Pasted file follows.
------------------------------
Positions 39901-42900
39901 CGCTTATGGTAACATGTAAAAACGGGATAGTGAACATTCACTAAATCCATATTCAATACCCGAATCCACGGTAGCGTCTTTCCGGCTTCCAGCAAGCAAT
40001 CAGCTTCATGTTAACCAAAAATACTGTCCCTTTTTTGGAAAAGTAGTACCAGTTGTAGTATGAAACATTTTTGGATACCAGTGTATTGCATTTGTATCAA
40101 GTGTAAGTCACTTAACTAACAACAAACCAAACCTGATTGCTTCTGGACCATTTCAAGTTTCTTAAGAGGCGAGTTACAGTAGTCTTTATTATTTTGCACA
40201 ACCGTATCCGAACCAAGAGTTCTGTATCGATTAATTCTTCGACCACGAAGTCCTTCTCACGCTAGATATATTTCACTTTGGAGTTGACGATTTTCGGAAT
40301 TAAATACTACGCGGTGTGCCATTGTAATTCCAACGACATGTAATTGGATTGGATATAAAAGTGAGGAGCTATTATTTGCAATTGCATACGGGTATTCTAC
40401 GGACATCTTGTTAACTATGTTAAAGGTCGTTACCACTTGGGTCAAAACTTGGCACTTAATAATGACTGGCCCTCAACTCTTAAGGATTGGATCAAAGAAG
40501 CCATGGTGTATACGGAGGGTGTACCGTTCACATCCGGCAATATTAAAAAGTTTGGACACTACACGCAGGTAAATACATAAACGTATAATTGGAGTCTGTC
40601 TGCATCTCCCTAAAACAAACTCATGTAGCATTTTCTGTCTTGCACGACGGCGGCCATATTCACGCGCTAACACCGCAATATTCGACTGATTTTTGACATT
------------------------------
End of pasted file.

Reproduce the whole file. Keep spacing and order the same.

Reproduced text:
Positions 39901-42900
39901 CGCTTATGGTAACATGTAAAAACGGGATAGTGAACATTCACTAAATCCATATTCAATACCCGAATCCACGGTAGCGTCTTTCCGGCTTCCAGCAAGCAAT
40001 CAGCTTCATGTTAACCAAAAATACTGTCCCTTTTTTGGAAAAGTAGTACCAGTTGTAGTATGAAACATTTTTGGATACCAGTGTATTGCATTTGTATCAA
40101 GTGTAAGTCACTTAACTAACAACAAACCAAACCTGATTGCTTCTGGACCATTTCAAGTTTCTTAAGAGGCGAGTTACAGTAGTCTTTATTATTTTGCACA
40201 ACCGTATCCGAACCAAGAGTTCTGTATCGATTAATTCTTCGACCACGAAGTCCTTCTCACGCTAGATATATTTCACTTTGGAGTTGACGATTTTCGGAAT
40301 TAAATACTACGCGGTGTGCCATTGTAATTCCAACGACATGTAATTGGATTGGATATAAAAGTGAGGAGCTATTATTTGCAATTGCATACGGGTATTCTAC
40401 GGACATCTTGTTAACTATGTTAAAGGTCGTTACCACTTGGGTCAAAACTTGGCACTTAATAATGACTGGCCCTCAACTCTTAAGGATTGGATCAAAGAAG
40501 CCATGGTGTATACGGAGGGTGTACCGTTCACATCCGGCAATATTAAAAAGTTTGGACACTACACGCAGGTAAATACATAAACGTATAATTGGAGTCTGTC
40601 TGCATCTCCCTAAAACAAACTCATGTAGCATTTTCTGTCTTGCACGACGGCGGCCATATTCACGCGCTAACACCGCAATATTCGACTGATTTTTGACATT